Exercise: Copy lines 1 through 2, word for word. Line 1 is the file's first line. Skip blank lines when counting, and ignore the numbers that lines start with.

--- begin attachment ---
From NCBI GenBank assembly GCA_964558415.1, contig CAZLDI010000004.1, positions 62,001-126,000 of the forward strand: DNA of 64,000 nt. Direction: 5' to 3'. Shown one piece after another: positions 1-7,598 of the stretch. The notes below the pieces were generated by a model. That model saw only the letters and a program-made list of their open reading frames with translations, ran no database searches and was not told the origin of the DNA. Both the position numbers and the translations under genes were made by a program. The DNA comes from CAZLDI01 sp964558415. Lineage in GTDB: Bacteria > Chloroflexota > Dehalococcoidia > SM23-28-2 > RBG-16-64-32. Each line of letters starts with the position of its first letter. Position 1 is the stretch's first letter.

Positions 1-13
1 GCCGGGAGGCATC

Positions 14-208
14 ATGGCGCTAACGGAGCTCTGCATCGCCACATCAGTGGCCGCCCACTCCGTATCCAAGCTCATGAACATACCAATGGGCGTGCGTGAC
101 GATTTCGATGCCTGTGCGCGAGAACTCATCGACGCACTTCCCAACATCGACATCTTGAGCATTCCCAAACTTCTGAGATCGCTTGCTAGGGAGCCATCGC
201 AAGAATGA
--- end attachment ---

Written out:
From NCBI GenBank assembly GCA_964558415.1, contig CAZLDI010000004.1, positions 62,001-126,000 of the forward strand: DNA of 64,000 nt. Direction: 5' to 3'. Shown one piece after another: positions 1-7,598 of the stretch. The notes below the pieces were generated by a model. That model saw only the letters and a program-made list of their open reading frames with translations, ran no database searches and was not told the origin of the DNA. Both the position numbers and the translations under genes were made by a program. The DNA comes from CAZLDI01 sp964558415. Lineage in GTDB: Bacteria > Chloroflexota > Dehalococcoidia > SM23-28-2 > RBG-16-64-32. Each line of letters starts with the position of its first letter. Position 1 is the stretch's first letter.

Positions 1-13